Drafting defensemen a bigger gamble than drafting forwards
If you browse through the list of top NHL forwards you will find it consisting mostly of first round picks, and especially top 10 overall picks. But when you browse through the list of top NHL defensemen far fewer of them were drafted in the first round and even fewer among the top 10. Here is a list of all defensemen who gathered 40 points in the NHL last season.
|Michael Del Zotto||41||1||20|
Of the 19 defensemen listed above, just 6 were first round picks and there were also 6 defensemen drafted in the 5th round or later as well as an undrafted defenseman. Another method for identifying top defensemen is to look at their salary cap hits. There are 20 NHL defensemen who have a salary cap hit of $5M or higher, only 7 of them were drafted in the first round and 4 of those were top 10 picks (including Redden who is no longer in the NHL) so pretty close to what we see above.
Comparing those numbers to NHL forwards, 14 of the top 20 point producing forwards this past season were first round picks, and 9 of them were top 3 picks. Additionally the top 9 forwards in highest salary cap hits were all top 3 picks and all but Gaborik were top 2 picks. Among the 23 forwards with salary cap hits above $6.5M only Pavel Datsyuk (round 6, 171st overall), Brad Richards (3, 64) and Paul Stastny (2,44) were drafted outside the first round. The elite forwards in the NHL are almost exclusively first round picks.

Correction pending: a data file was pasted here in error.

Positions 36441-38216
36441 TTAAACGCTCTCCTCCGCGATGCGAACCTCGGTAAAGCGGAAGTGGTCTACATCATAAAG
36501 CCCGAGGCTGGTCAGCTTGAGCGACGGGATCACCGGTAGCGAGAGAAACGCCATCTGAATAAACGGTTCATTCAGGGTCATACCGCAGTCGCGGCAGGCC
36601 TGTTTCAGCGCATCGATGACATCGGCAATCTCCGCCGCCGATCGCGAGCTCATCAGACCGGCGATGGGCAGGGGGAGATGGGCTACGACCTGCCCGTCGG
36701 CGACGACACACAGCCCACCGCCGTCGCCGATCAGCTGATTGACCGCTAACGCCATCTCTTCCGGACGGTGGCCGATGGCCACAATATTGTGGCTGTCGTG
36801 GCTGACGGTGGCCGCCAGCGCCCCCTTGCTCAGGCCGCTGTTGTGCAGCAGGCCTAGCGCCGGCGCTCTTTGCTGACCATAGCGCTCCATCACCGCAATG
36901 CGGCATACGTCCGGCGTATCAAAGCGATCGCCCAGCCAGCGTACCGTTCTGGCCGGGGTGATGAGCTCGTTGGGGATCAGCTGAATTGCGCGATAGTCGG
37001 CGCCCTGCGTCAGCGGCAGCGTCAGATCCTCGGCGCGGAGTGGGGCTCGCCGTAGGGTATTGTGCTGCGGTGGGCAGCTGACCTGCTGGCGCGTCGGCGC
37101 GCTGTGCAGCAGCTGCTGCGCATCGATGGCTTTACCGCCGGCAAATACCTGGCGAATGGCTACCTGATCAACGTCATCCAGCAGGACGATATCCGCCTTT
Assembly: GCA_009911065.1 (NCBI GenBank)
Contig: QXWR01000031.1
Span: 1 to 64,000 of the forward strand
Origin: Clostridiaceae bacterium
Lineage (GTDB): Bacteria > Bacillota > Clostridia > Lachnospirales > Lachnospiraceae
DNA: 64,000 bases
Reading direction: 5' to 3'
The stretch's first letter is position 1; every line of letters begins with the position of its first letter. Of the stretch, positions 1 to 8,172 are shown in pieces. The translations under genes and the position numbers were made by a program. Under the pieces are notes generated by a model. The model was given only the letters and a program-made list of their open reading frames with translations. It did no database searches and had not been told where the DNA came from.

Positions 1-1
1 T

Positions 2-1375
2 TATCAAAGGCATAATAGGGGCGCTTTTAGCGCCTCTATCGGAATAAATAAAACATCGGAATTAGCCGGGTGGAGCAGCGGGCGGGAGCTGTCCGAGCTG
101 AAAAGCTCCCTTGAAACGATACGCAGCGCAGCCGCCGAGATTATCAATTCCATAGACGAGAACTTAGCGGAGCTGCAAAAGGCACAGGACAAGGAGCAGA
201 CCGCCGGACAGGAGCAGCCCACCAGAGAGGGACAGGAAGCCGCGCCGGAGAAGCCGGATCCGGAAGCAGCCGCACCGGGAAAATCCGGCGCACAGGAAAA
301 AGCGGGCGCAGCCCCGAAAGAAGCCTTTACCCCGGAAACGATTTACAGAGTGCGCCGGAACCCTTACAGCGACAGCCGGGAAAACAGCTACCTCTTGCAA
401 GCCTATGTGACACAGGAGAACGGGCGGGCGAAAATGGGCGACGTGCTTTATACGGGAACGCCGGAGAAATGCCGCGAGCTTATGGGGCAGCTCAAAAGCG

In the 14 years from 1996 through 2009 there were 420 first round draft picks with 61% of them being forwards, 32% of them being defensemen and 7% being goalies. If you consider a standard 22 man NHL roster to have 13 forwards (59%), 7 defensemen (32%) and 2 goalies (9%), that ratio of forwards to defensemen to goalies in first round draft picks is almost exactly as expected so it isn’t like the absence of first round picks on defense leaderboards is due to a lack of defensemen being drafted in the first round. It seems more likely that something else is going on here with the most likely explanation being that defensemen take longer to develop and thus drafting them is an even greater crap shoot than drafting forwards.
So, what do I take away from this? Well, I think it probably means that teams should adjust their drafting strategy so that they have a bias towards drafting forwards in the first round and focus on drafting defensemen with your later round picks.